1. Florida Statute 497.002(2) which provides that “[s]ubject to certain interests of society, the Legislature ﬁnds that every competent adult has the right to control the decisions relating to her or his own funeral arrangements.”
2. Florida Statute 497.005 which provides that if there is more than one legally authorized person who can claim a body for interment, then requests shall be prioritized by the medical examiner in accordance with the Florida intestacy statute that gives the order of family members who inherit if the person dies without a will.
However, there is little case law from the Florida courts to give precedent and guidance in how these laws are to be applied here. The court cases that are on the books have judges disagreeing on how these statutes are to be applied and when they are to be used.
One of the biggest legal controversies remains deciding how much the decedent has the right to decide how his or her remains will be handled upon her death. Another big open issue, decided differently depending upon which Florida judicial region you reference, is who gets to make these kinds of decisions when the decedent has died without leaving any written instructions.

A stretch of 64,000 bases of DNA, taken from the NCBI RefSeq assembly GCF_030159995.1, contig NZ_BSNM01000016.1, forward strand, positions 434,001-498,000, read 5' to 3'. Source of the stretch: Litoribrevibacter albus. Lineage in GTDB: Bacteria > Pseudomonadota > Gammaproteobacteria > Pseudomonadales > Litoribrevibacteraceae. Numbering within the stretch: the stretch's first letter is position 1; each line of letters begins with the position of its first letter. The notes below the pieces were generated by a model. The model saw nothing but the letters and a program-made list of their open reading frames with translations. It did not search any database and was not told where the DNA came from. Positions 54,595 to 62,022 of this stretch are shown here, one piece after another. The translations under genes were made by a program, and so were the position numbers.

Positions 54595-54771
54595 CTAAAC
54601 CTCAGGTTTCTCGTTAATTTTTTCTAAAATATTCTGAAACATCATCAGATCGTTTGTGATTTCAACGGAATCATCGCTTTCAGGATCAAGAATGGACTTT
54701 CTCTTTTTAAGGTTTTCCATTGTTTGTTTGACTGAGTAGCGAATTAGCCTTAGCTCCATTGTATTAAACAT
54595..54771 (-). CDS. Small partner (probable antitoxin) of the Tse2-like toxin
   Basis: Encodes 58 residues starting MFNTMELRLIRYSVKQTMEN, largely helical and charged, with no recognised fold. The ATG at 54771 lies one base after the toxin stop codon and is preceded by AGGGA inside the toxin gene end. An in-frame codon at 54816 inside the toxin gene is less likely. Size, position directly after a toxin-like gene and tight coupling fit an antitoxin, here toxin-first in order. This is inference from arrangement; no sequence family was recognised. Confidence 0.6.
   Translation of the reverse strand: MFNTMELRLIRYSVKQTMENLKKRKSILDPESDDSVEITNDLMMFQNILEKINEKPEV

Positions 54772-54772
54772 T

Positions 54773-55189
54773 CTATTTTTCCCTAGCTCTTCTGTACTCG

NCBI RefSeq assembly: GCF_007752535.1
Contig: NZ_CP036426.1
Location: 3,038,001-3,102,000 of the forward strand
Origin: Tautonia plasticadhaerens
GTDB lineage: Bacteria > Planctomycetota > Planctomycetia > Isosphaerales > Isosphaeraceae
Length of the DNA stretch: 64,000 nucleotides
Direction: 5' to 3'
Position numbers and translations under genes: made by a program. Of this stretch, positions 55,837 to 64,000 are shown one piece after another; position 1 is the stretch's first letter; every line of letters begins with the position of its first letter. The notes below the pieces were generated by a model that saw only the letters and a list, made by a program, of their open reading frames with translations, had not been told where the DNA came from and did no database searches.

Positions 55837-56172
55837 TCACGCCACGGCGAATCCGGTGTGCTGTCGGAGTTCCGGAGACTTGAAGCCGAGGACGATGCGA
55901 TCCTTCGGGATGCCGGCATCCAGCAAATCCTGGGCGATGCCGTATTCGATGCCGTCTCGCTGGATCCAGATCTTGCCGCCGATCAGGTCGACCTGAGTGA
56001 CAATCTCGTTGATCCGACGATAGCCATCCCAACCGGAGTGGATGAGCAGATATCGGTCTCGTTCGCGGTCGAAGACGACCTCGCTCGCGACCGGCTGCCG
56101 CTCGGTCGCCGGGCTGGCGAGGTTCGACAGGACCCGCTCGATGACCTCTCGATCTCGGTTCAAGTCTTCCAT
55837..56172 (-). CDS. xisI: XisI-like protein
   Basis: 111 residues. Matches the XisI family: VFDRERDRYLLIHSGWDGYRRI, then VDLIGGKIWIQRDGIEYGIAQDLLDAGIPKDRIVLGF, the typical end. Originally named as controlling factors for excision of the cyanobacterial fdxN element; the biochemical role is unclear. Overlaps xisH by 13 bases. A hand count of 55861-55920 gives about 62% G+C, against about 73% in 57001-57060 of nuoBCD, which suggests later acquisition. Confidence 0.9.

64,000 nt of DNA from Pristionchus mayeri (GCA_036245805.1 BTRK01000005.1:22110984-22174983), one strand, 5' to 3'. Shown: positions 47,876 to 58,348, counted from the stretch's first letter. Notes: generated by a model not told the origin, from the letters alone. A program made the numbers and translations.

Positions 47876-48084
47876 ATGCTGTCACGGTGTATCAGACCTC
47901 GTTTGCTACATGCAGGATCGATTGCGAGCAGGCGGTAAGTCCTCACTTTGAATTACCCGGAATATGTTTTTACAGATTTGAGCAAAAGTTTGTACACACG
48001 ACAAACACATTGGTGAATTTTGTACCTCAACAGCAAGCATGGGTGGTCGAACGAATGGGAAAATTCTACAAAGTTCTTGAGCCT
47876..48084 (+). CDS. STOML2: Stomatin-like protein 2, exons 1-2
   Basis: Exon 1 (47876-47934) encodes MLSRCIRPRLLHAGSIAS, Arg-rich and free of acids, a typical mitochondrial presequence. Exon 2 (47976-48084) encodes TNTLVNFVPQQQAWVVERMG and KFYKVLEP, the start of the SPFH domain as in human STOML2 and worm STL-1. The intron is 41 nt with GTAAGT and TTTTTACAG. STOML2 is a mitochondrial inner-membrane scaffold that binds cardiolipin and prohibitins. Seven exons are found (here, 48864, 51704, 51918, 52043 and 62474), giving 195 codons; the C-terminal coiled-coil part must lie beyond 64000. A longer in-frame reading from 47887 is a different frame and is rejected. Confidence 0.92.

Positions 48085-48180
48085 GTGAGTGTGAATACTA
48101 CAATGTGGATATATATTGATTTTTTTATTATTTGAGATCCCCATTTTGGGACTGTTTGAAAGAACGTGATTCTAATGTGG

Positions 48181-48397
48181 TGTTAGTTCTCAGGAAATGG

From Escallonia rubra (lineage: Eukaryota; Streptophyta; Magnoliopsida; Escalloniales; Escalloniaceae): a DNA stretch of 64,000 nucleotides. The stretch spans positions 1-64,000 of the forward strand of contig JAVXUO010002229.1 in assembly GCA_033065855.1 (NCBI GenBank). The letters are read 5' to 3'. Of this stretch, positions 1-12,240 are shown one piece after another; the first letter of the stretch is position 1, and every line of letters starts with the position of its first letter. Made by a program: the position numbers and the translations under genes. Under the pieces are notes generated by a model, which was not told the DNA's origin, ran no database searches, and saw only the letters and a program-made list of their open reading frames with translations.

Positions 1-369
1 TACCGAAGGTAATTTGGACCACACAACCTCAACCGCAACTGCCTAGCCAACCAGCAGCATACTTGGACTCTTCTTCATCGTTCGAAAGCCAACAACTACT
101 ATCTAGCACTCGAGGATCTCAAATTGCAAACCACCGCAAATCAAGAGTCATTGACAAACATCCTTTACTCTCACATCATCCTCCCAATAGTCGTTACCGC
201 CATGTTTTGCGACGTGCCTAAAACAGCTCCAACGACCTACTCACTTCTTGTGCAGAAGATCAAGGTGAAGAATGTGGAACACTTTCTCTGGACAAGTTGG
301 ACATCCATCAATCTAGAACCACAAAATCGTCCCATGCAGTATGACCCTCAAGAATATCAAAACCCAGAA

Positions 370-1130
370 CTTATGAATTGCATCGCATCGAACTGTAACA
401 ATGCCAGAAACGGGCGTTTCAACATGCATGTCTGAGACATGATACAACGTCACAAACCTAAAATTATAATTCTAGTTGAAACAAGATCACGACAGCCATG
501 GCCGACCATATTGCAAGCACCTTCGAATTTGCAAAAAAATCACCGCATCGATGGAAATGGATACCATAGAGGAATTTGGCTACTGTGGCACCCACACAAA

The Anna Nicole Smith Case As An Example
In the case of Arthur v. Milstein, 949 So. 2d 1163 (Fla. Dist. Ct. App. 2007), Vergie Arthur as natural mother and next of kin of the decedent, Vickie Lynn Marshall a/k/a Anna Nicole Smith, and Howard K. Stern as the person named Personal Representative in her Last Will and Testament, could not agree on where Anna Nicole should be buried.
Another player in this controversy was Richard Milstein, who had been appointed by the court as the guardian ad litem of Dannielynn Hope Marshall Stern, the daughter and minor child of the decedent. He spoke on behalf of Anna Nicole’s daughter.
As her mother, Vergie argued that she had the decision-making power because of Florida Statute 497.005(37). Mr. Milstein, on behalf of Anna Nicole’s only living child, argued that he had the right to make the decision based upon Florida Statute 406.50 because the body had been kept at the Medical Examiner’s Office and the Medical Examiner’s Act therefore controlled.